Visual Art

At NSU Art Museum, the Future of South Florida Art Is "Perfect"

"Future Past Perfect" features impressive, stylistically diverse work from a group of South Florida artists worth monitoring.
Installation image of Nathalie Alfonso's Linescape
Installation image of Nathalie Alfonso's Linescape Spinello Projects photo/© Nathalie Alfonso
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If you want to see the future stars of South Florida art, they're all on display at the NSU Art Museum in Fort Lauderdale — but only for a few more days.

"Future Past Perfect," which the museum terms as seven concurrent individual exhibits, features impressive, stylistically diverse work from a group of local artists worth monitoring. Many were able to refine their skills during the pandemic, according to Bonnie Clearwater, the museum's director and chief curator. 

"They did have so much time to concentrate, really focus on their work without distractions. So there was this development beyond their years," she says.

Clearwater feels the show is evidence of the South Florida scene's increasing investment in the arts and that the region is reaping the benefits of more institutions and better resources. "There is an infrastructure that has depth now that is supporting it from Miami to Palm Beach," she says. She's also been able to watch several of the artists in "Future Past Perfect" evolve and develop this style firsthand.

"Zoe Schweiger, her parents met at [the Museum of Contemporary Arts, North Miami]," she recalls. "Her first art class was when she was 5 years old at MOCA. I've known Lulu Sanchez since her mother was carrying her when she was pregnant."

Because "Future Past Perfect" is seven individual presentations in one, New Times has laid out a short review for each artist below. Dive in, and don't miss the show before it closes on October 15.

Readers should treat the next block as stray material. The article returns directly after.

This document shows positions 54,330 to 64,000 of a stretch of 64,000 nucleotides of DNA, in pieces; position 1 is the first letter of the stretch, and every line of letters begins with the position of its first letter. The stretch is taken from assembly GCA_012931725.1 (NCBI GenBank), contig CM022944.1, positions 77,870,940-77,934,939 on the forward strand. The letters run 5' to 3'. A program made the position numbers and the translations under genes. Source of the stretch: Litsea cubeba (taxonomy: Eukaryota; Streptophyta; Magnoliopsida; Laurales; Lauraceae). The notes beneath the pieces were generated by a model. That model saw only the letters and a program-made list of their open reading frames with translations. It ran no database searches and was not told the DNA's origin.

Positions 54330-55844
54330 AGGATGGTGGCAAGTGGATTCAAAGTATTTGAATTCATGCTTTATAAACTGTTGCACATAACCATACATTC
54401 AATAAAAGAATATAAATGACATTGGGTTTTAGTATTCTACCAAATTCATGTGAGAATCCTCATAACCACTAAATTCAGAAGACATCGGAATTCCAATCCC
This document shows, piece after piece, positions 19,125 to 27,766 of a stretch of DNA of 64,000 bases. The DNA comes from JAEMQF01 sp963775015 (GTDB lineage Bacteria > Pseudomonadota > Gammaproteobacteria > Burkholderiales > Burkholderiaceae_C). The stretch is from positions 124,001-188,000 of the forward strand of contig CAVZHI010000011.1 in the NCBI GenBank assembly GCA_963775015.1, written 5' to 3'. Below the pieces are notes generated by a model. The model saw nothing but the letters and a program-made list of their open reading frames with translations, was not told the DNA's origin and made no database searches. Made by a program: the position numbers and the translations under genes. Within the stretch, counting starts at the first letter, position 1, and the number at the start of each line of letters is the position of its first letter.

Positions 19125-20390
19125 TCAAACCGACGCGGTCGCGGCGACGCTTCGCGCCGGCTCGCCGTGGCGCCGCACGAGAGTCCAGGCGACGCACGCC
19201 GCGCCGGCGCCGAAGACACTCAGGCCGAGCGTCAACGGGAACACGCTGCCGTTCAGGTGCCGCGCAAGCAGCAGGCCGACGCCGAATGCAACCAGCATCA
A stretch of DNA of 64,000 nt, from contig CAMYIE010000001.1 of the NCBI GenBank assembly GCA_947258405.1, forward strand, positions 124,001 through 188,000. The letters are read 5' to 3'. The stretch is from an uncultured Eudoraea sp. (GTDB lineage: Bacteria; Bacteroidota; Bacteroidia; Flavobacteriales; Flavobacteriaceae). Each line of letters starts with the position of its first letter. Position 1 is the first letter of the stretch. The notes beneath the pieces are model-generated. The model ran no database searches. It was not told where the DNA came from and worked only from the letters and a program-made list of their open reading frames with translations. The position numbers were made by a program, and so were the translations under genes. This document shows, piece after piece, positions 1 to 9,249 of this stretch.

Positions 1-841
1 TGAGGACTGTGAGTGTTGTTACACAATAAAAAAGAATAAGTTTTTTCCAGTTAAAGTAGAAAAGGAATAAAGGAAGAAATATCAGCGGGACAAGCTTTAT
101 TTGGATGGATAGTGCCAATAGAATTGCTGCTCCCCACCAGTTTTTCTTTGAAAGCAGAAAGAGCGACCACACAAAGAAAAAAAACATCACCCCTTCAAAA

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Alejandro Piñeiro Bello's Mariposas
Photo by Zachary Balber/Courtesy of the artist and KDR305/© Alejandro Piñeiro Bello

Alejandro Piñeiro Bello, "Escaping Paradise"

Hands down, the best presentation out of the seven is at the front of the museum's top-floor gallery. Measuring a massive 12 by 19 feet, Exodus is an acid trip of a painting, as immersive and grand as it is otherworldly and terrifying. Palm trees melt, heads float disembodied in the water, and bright colors pulse with a nightmarish iridescence. Dalí is the obvious comparison to make, but the work would be nothing without the Cuban artist's own inspiration, drawn from his time stranded on the island after the outbreak of the pandemic disrupted a family trip. Fauvist colors recur across his work, especially in the still life Mariposas, which recalls Izumi Kato's recent color experiments, while the totemic Hura-Kan, showing the brawny spiral of a tropical storm, appears godlike and unsettling. The work feels deeply embedded in and resonant with the subtropical way of life and all its travails: intense heat, political reactivity, frequent brushes with death by hurricanes, and rising tide. Piñeiro Bello may have been thinking of Cuba, but his work could just as easily be about Florida, a place that increasingly feels less like paradise and more like somewhere from which to escape.

Nathalie Alfonso, "LineScape Dusk"

Piñeiro Bello's painting isn't the only purpose-made work on display, but at least it'll still exist after the exhibition ends. The same can't be said for Nathalie Alfonso's site-specific work "LineScape Dusk," a mural executed in pastels that takes up an entire temporary wall at the front of the show space. That wall is coming down at the end of the show, and the painting is going with it. The work is all about the fleetingness and fragility around us; its pastoral vista a direct reference to Monet's Water Lilies, clearly depicts the Everglades, and any self-respecting Floridian should get the message. If we're not careful, the beautiful, grand ecosystem just outside our sprawling cities will crumble along with those pretty pastel blues and greens.
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Kandy G Lopez's LoriAnn
Courtesy of the artist and ACA Galleries/© Kandy G Lopez

Kandy G. Lopez, "(In)visibility: Caché"

While artists like Kehinde Wiley and Amoako Boafo have become stars for their intricate, art history-referencing portraits of ordinary and extraordinary Black folks (not without resistance), here Kandy G. Lopez offers another, simpler take on the popular genre through fabric instead of paint. The NSU professor's work features embroidered portraits of regular people in street clothes. Rather than Wiley's bold colors and Baroque-style backgrounds, Lopez features her subjects against blank backgrounds or within the cityscapes they already inhabit, colored in beiges and grays that make the subjects stand out. They have "caché," according to the wall text, an inner power that is self-evident and needs no embellishing.

Susan Kim Alvarez, "Oogly Boogly"